Metering and Monitoring
A fundamental precept of cloud computing is that cloud service providers (CSPs) charge their customers for use of their services. For accurate billing, providers must meter usage carefully and include metering facilities in their infrastructure. Metering and monitoring are mission-critical for both CSPs and their customers.
A CSP's revenue stream and the trust placed in that CSP by its customers depend on the accuracy of metering and monitoring. Considering AWS and Azure revenues in 2019, losing resource-usage data for a couple of hours could cost Amazon and Microsoft millions of dollars. Conversely, overcharging customers for even a single hour could adversely affect these providers' credibility.
From the customers' point of view, the cost of cloud resources constitutes an important part of their expenses. In order for cloud clients to make budget plans, they must receive predictable bills every month. This poses important challenges to cloud providers.
Challenges in Monitoring and Metering
Each cloud resource that a CSP offers has an associated cost or set of costs. Calculating fixed costs such as staff, facilities, and servers is a straightforward exercise. Tracking usage costs that vary from minute to minute, however, requires constant metering and monitoring.
A key advantage of cloud computing is that customers "rent" resources from the CSP and only pay for the resources that they use. Computing these costs, however, isn't trivial. For example, provisioning a virtual machine in Azure incurs a per-hour cost for the VM, a per-GB-month cost for storage, and a per-GB-month cost for data egress. Customers also pay for the virtual network to which the VM belongs and the resources that comprise it. The challenge for the cloud service provider is to accurately capture usage metrics for all of these resources. Figure 2.9 shows a typical breakdown of the metrics that apply to individual service models. Metering and monitoring usage for millions of customers employing tens or hundreds of services every month generates gigabytes of logs each minute, and customers must be charged accordingly. The most popular model used to define such metrics is called the chargeback model.
Figure 2.9: Metering in different types of cloud services.
In the chargeback model, service owners measure resource usage and charge costs back to their customers. Traditionally, the chargeback model is easy to implement for on-premises solutions since an IT department can divide its budget for each business unit that it serves and track costs for software licenses, stand-alone servers, etc. Chargeback is more challenging with cloud deployments because the CSP must factor in rates (which sometimes vary from customer to customer) and time-of-consumption.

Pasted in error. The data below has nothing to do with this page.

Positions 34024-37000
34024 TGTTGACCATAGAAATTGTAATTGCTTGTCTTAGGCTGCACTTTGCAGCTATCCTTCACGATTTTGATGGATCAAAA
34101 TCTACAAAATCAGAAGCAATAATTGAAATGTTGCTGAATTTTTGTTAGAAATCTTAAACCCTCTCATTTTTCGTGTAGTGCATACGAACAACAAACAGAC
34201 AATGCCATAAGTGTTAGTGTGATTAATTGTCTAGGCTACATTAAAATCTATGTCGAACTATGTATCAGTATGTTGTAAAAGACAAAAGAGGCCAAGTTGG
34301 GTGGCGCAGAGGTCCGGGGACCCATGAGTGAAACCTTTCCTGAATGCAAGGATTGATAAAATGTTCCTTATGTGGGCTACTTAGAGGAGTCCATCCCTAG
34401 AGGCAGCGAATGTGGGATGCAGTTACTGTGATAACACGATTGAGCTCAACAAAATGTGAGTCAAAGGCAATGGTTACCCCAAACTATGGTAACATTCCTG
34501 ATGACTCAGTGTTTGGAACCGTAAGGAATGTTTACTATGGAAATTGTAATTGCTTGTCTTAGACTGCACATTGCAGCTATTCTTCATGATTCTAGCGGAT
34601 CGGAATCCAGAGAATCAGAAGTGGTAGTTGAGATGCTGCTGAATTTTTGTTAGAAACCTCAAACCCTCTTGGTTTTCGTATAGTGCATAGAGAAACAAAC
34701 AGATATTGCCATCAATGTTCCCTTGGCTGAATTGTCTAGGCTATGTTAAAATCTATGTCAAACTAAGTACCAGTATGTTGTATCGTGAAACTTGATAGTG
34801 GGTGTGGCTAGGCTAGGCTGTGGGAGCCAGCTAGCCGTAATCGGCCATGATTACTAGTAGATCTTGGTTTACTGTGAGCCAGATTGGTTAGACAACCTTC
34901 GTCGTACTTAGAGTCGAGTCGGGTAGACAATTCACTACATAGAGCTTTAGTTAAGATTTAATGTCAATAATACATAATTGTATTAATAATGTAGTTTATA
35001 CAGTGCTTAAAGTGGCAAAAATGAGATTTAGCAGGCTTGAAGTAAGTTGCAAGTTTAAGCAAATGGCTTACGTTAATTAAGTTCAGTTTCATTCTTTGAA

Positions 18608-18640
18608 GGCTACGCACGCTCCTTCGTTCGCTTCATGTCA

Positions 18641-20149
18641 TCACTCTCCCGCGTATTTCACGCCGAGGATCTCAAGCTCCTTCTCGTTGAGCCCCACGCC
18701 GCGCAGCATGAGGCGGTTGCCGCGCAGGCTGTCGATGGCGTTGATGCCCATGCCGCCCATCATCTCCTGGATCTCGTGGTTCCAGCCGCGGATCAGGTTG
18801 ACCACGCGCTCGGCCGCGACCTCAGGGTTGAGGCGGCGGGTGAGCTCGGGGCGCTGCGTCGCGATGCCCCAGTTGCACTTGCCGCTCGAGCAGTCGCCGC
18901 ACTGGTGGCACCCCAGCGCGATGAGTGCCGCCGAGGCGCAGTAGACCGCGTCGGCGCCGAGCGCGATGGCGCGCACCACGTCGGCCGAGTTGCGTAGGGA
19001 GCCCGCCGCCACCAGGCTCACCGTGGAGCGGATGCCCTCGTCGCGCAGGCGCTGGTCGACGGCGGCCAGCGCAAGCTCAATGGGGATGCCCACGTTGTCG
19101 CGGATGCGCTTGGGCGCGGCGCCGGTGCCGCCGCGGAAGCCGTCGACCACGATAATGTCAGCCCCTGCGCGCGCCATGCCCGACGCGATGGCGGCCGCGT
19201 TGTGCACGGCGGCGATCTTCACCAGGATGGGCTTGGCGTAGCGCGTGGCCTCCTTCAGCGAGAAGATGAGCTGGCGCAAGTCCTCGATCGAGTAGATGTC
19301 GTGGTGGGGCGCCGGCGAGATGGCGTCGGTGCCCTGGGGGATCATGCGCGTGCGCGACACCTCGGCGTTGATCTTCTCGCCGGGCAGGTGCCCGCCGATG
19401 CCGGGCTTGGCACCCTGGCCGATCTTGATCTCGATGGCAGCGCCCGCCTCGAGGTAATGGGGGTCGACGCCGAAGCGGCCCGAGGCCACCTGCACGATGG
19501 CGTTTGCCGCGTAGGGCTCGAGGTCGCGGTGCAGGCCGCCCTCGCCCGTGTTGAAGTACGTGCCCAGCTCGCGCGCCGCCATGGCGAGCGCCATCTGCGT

Case Study: Microsoft Cost Management
Cost Management is a service that helps organizations plan their spend on cloud services and monitor that spend over time. It works with both Azure and AWS. It provides several key features to organizations that use it, including cost analysis, budgeting, and recommendations (Figure 2.10).
Figure 2.10: The Microsoft Cost Management portal1.
Cost analysis provides tools for analyzing costs and spotting patterns, trends, and anomalies. Predefined views are provided to get users up and running quickly examining accumulated costs and cost forecasts. Customized views can also be created.
Budgeting permits users to establish targets or limits that can subsequently be used to drive organizational accountability. In addition to providing charts and graphs comparing spends to budget targets, Cost Management can be configured to generate email alerts when budget thresholds are reached for example, when the spend on a resource or set of resources reaches 90% of a $5,000 per-month allocation.
Recommendations help identify instances in which current resource allocations (and therefore costs) exceed what is needed to accomplish the task at hand. For example, if Azure determines that a lower database service tier would be adequate based on your usage patterns to date, it might recommend that you switch to a lower tier in order to reduce cost.
Cost Management is available for all Azure subscriptions. AWS costs are incorporated by integrating with the Cost and Usage reporting feature in AWS. Reports are stored in AWS S3 storage buckets and imported into Cost Management for analysis.